[caption id="attachment_942" align="alignright" width="192"]Moving some work offsite does improve productivity. Moving some work offsite does improve productivity.[/caption] Much electronic ink has been spilled in the wake of Yahoo’s decision to force its employees to spend more time in the office, and we are guilty of joining the chorus of commentators. (See our take on the situation here.) The big challenge about divining the benefits of work-at-home arrangements is striking the right balance between working at home and in the office. That balance will vary from job to job. Evidence remains strong, however, that allowing a certain amount of work to be done at home does raise employee engagement, and therefore productivity. Here is the latest article we have found on the topic, published on the Harvard Business Review blog.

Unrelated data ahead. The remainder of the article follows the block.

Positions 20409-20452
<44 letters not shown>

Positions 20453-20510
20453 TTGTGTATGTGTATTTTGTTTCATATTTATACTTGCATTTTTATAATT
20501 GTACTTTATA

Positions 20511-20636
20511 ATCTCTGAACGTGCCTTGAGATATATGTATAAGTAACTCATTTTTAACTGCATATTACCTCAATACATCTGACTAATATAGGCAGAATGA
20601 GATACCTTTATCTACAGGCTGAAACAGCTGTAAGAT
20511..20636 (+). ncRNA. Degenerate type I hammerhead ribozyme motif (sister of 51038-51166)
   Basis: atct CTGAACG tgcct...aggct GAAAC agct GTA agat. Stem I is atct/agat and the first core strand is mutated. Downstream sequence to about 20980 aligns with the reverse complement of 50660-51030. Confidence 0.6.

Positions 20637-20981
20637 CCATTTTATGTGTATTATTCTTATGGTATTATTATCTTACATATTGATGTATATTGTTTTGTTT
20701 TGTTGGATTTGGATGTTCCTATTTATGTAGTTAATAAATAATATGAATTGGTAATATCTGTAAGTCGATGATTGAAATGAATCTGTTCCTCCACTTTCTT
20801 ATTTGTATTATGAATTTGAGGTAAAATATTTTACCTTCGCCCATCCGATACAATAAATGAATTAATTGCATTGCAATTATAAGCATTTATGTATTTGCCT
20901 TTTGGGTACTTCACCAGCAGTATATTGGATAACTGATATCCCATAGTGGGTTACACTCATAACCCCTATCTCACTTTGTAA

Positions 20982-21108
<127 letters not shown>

Merry Christmas from Bovo-Tighe

[caption id="attachment_942" align="alignright" width="192"]Moving some work offsite does improve productivity. Moving some work offsite does improve productivity.[/caption] Much electronic ink has been spilled in the wake of Yahoo’s decision to force its employees to spend more time in the office, and we are guilty of joining the chorus of commentators. (See our take on the situation here.) The big challenge about divining the benefits of work-at-home arrangements is striking the right balance between working at home and in the office. That balance will vary from job to job. Evidence remains strong, however, that allowing a certain amount of work to be done at home does raise employee engagement, and therefore productivity. Here is the latest article we have found on the topic, published on the Harvard Business Review blog.

McKinsey Highlights Slow Adoption Rate for Intra-Company Social Networks